New Security Threats
As security threats evolve, organizations must fine-tune their risk management approaches to reflect the new realities for 2013 and beyond.
"Our systems will never be impenetrable, just like our physical defenses are not perfect, but more can be done to improve them," U.S. Defense Secretary Leon Panetta said in a recent speech about cybersecurity.
Many organizations need to develop a much better understanding of attackers' motivations to help ensure they take appropriate steps, such as implementing the right security controls, to mitigate the risk, security experts says. Plus, many organizations are failing to train staff members on how to recognize the warning signs of an attack so that appropriate responses can be quickly implemented.
And because new versions of malware are exploiting vulnerabilities in outdated operating systems and software, a risk management strategy also must include frequent updates and upgrades of software and systems.
As we enter 2013, security experts say that the top threats are posed by organized crime, hacktivists, nation-states and insiders.
For crime rings, the motivation is simple: fraud. Cybercriminals use keyloggers and ransomware to steal identities, access confidential corporate information and perpetrate financial fraud. And they're developing advanced skills.
In August, the Federal Bureau of Investigation issued a warning about attacks that rely on a new type of malware known as Citadel. Attacks targeting consumers had been launched with ransomware feigning to be from the FBI.
While Citadel, a keylogger, worked in the background, the ransomware locked consumers' computers and then demanded they pay a fine. Unsuspecting consumers were persuaded to provide payment card details and other personally identifiable information.
Hacktivists wage attacks against well-known brands for political and social attention. Groups using distributed-denial-of-service attacks - including Anonymous, which has taken credit for attacks against Citigroup, Sony, PayPal, Amazon and others, and Izz ad-Din al-Qassam Cyber Fighters, which has attacked leading U.S. banks - have attracted international attention. Experts warn that hacktivists could be backed by crime rings or nation-states.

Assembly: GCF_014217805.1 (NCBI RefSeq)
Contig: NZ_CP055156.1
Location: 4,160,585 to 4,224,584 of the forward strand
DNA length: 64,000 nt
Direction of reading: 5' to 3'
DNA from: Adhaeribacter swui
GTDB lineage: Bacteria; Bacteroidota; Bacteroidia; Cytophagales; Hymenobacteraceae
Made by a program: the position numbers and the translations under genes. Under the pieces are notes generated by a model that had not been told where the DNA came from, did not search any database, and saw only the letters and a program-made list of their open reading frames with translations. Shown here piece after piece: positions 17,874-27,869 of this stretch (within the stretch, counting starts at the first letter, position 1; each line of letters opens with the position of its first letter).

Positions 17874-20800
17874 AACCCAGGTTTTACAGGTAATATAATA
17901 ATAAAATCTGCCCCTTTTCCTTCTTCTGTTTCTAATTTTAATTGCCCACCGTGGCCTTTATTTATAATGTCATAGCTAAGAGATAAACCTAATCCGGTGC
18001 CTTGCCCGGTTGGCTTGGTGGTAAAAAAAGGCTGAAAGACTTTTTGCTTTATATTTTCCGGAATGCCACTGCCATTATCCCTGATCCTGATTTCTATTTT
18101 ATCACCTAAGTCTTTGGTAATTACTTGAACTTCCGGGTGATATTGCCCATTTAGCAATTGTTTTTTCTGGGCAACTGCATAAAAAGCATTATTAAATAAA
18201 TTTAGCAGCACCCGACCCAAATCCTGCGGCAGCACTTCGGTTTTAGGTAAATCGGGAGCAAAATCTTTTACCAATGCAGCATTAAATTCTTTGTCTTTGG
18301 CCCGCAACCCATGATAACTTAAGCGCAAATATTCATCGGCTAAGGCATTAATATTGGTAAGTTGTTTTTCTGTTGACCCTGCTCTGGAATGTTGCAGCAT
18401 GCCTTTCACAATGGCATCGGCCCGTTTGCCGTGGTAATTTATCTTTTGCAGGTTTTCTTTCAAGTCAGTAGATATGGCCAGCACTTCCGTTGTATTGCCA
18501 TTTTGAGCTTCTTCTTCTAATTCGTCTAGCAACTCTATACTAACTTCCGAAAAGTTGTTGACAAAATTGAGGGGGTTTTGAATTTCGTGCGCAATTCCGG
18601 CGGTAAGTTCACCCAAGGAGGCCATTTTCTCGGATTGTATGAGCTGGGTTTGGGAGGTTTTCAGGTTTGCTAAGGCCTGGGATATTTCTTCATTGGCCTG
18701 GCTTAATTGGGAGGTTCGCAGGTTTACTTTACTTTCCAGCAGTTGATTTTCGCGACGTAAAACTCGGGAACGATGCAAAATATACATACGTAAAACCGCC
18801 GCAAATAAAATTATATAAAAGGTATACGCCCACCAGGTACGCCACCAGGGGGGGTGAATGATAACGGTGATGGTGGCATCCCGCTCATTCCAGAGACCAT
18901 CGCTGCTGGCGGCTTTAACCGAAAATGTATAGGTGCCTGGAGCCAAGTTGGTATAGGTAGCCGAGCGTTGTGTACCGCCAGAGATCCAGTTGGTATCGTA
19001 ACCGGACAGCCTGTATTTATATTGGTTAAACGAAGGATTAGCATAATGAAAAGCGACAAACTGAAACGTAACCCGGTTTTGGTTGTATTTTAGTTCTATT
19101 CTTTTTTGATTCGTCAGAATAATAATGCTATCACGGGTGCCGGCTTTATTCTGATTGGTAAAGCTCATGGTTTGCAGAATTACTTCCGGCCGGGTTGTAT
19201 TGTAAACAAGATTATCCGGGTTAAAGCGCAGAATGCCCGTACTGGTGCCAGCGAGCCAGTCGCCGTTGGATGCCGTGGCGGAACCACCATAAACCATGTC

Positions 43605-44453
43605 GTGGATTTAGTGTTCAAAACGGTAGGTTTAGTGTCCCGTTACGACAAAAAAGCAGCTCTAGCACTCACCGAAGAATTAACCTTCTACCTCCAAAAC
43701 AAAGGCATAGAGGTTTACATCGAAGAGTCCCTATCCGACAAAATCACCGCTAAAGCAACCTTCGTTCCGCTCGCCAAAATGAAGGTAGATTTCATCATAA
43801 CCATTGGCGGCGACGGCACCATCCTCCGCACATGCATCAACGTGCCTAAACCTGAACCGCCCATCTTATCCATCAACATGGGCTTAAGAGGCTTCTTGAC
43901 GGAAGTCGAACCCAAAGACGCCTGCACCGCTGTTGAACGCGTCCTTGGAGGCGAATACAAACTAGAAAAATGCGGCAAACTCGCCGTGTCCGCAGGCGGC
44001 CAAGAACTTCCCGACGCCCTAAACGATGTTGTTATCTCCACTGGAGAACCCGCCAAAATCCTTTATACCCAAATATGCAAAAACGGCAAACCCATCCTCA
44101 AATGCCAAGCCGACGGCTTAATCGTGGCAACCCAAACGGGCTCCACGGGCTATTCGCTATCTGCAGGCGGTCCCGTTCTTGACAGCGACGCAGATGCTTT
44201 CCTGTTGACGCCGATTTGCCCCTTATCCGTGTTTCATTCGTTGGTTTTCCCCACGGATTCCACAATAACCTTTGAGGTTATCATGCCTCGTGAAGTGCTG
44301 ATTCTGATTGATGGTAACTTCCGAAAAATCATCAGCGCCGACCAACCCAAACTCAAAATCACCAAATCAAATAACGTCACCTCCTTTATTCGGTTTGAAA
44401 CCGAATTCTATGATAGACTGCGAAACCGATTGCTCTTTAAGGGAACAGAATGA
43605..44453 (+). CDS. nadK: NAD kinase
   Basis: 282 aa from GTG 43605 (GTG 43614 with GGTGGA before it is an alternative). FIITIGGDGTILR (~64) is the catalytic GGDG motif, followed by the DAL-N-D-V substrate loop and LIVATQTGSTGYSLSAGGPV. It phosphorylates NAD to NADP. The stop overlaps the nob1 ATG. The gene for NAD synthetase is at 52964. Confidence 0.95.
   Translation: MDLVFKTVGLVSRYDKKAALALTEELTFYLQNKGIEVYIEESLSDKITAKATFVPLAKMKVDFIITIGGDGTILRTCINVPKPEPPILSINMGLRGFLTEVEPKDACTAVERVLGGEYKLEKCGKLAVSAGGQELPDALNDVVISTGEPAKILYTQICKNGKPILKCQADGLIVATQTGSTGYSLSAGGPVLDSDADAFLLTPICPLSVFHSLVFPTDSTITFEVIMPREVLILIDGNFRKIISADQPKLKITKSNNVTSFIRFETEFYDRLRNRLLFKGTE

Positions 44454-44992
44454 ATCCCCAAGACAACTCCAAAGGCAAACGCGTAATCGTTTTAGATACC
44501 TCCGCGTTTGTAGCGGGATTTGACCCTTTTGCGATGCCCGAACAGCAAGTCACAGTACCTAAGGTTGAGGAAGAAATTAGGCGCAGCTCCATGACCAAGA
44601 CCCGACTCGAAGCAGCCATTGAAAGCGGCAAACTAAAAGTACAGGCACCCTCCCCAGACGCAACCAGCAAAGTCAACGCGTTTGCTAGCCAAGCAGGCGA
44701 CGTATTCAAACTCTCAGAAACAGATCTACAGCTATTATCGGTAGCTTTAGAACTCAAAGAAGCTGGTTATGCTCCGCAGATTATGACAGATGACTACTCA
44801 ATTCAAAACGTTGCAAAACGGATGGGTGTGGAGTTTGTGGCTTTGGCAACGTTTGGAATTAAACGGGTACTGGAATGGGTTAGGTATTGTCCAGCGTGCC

"These groups are trying to make a point, and they're incredibly efficient at it," says Wade Baker, director of risk intelligence at Verizon. "They're using different methods. They seem to be adapting to the response set up by the targeted entity."
Experts suggest organizations implement cross-departmental training programs to help employees recognize DDoS warning signs so that appropriate responses can be quickly implemented.
Nation-states frequently seek access to intellectual property and state secrets that they can use to gain an economic, political and military edge over other countries.
And when it comes to insiders, it seems the unwitting often pose the greatest threat. It's not their motivations, but the motivations of those who target them, that organizations have to take into account.
It's not a new threat - it's how hackers broke into security firm RSA's IT system in 2011 - but the trend toward exploiting clueless employees is gaining momentum.
The following is a breakdown of the four groups that continue to pose the greatest cybersecurity threats, the methods they use and mitigation strategies experts from numerous industries suggest.
Organized crime rings are typically behind the Trojan and ransomware attacks that strike online and mobile users. Malware is quickly becoming big business in the cyber-underworld, and hackers are selling well-planned business strategies to distribute, support and coordinate their attacks.
The new Zeus variant known as Citadel marks a new era in malware strategy. Experts say Citadel, a commercial malware, was the first Trojan to be promoted for sale in underground cyberforums along with ongoing technical support and troubleshooting.
Collaboration and joint attacks are growing as well. Citadel attacks were waged in conjunction with the ransomware known as Reveton, which used the FBI as a guise to scare online users into coughing up sensitive information.
And in the case of the newly identified Gozi variant known as Prinimalka, hackers have been working to recruit fellow botmasters to assist with a "blitzkrieg-like" series of attacks on financial institutions.
Then comes Eurograbber, an all-in-one Trojan attack that successfully compromises desktops and mobile devices. The attack, discovered in August by researchers at Versafe, gets around commonly used two-factor authentication practices in Europe.
Targeted phishing attacks sent via e-mail or social-network communications continue to grow. Phishing attacks jumped 79 percent in the second quarter of 2012, compared with the first quarter, according to security vendor RSA.
Attacks waged against mobile devices also are increasing. In late October, the FBI warned of two new Android Trojans - Loozfon and FinFisher - designed to steal mobile phone numbers and contact details and launch spyware that allows hackers to remotely control and monitor a compromised Android device.